Tuesday, 7 August 2012

300 Green turtles die at Cayman Turtle Farm

Questions raised about safety of turtle farm
August 2012. After a leak of seawater from a pipe, 300 Green turtles have died at a turtle farm on the Cayman Islands. The turtle farm is a controversial turtle breeding centre that also sells turtle products to raise money. Not everyone agrees with this style of conservation, and although much good has been done in boosting local populations of turtles, there is much disquiet in some quarters about their methods.

The Cayman Turtle Farm has issued a statement (see below) that leaves several questions unanswered.

We have not visited the farm, but Wildlife Extra question why 300 turtles are kept in one tank, and extremely unnatural environment and one that would open the turtles to the risk of disease. Additionally, when there was a known leak, how on earth did a tank containing 300 turtles become empty without anyone noticing? The turtles must have suffered terribly as they are perfectly capable of living outside water for a time, they must have been left with no water for an extended period.
Time lag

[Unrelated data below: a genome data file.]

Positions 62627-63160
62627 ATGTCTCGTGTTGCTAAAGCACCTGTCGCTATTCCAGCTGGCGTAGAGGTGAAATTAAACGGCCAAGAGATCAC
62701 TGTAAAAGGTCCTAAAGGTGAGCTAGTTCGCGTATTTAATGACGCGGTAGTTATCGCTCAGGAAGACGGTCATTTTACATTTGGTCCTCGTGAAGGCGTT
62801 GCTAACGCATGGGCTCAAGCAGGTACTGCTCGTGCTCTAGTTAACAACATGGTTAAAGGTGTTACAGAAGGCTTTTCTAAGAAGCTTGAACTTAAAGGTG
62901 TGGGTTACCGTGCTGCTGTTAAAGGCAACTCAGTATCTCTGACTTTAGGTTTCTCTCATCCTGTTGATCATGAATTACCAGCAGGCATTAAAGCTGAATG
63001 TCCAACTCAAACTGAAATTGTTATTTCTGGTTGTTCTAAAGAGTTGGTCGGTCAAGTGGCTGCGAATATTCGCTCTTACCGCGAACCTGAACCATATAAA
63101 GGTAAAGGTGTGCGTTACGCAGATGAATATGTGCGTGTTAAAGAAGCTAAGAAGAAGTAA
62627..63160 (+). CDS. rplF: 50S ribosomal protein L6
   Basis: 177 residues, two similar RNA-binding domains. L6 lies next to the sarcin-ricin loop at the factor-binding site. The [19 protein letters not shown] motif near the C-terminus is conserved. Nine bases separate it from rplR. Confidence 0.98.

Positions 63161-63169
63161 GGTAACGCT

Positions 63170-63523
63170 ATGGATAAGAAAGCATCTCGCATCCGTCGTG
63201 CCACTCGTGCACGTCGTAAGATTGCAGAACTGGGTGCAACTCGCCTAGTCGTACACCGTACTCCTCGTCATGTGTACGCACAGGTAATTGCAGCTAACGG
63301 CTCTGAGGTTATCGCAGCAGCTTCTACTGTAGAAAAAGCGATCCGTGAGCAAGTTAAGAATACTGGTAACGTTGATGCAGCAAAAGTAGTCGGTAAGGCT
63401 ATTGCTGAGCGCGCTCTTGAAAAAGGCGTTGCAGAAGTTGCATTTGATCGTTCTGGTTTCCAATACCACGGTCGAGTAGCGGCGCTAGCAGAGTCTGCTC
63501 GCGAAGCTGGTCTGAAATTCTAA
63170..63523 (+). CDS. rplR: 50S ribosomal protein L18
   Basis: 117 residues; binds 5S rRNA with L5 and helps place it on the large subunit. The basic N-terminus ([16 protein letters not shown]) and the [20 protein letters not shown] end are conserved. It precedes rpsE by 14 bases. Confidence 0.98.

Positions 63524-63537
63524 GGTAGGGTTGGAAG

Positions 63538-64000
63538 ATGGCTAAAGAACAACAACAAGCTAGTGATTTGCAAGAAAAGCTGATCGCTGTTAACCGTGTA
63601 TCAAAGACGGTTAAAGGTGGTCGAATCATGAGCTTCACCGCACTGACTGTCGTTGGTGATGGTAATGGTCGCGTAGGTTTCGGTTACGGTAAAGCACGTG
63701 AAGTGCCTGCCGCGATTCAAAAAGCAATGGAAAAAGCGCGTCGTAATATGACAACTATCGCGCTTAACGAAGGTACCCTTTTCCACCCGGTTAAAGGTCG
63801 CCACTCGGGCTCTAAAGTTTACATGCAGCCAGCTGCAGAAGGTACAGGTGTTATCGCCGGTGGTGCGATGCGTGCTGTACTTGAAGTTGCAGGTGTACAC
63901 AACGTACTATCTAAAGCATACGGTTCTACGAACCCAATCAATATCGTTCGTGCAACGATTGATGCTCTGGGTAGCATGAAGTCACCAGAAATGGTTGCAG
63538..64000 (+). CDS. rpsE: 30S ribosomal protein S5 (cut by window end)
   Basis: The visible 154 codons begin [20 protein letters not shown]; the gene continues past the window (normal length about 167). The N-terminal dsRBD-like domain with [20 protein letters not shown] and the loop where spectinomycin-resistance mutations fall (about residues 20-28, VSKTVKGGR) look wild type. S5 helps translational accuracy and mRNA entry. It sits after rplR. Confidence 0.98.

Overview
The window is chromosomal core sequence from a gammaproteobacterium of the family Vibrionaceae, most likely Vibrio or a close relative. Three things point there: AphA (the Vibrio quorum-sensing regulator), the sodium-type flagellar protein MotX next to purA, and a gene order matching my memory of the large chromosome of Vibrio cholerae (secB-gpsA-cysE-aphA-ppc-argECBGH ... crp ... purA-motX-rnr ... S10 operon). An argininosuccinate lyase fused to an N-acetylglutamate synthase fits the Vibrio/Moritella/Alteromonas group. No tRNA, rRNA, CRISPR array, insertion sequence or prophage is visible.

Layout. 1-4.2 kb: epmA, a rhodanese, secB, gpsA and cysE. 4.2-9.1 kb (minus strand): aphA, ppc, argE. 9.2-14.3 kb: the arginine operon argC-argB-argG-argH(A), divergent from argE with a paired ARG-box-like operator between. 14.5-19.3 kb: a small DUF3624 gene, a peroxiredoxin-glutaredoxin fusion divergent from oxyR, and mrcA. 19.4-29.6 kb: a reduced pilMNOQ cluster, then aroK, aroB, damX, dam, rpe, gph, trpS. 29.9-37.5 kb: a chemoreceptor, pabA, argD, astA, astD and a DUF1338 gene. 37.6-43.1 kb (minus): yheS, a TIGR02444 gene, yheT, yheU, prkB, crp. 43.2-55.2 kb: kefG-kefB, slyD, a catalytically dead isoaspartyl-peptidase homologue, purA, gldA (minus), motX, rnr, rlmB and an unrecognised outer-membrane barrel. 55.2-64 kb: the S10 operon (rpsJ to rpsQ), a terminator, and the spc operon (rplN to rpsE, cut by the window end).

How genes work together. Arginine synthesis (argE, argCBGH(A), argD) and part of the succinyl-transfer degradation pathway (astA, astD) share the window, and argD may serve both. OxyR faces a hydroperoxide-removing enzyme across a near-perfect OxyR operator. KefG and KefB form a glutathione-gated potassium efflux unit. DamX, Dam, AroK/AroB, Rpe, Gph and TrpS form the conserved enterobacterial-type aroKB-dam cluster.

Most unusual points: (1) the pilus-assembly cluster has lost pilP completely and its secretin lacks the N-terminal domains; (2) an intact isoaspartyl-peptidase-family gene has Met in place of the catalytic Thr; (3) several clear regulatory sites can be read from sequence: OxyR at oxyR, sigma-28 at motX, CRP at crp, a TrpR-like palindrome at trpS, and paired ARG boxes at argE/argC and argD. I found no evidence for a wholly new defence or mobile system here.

Although the accident happened on 16th July, it didn't reach the news in the Caymans for 2 weeks, and there is no mention of the incident that we could find anywhere on the Turtle Farm website.
This is not the first time that the Cayman Turtle Farm has been at the centre of a controversy. A few years ago the Cayman Turtle Farm tried to export live sea turtles to Europe. However because the Cayman Farm was not recognized by CITES as a legal breeding facility, any international shipment of its turtles was in direct violation of CITES. In providing turtles for display at Sea Life Centres in Europe, the Cayman Farm hoped to generate public support for its controversial agenda of creating markets for turtle products. Conservation groups, meanwhile, claimed that the main reason green turtles have finally begun to rebound from near extinction is that international demand for turtle meat and shell has been all but eliminated. These groups have good reason to fear that any re-opening of trade would create the kind of demand that fuels illegal poaching and black markets for turtles caught from the wild.

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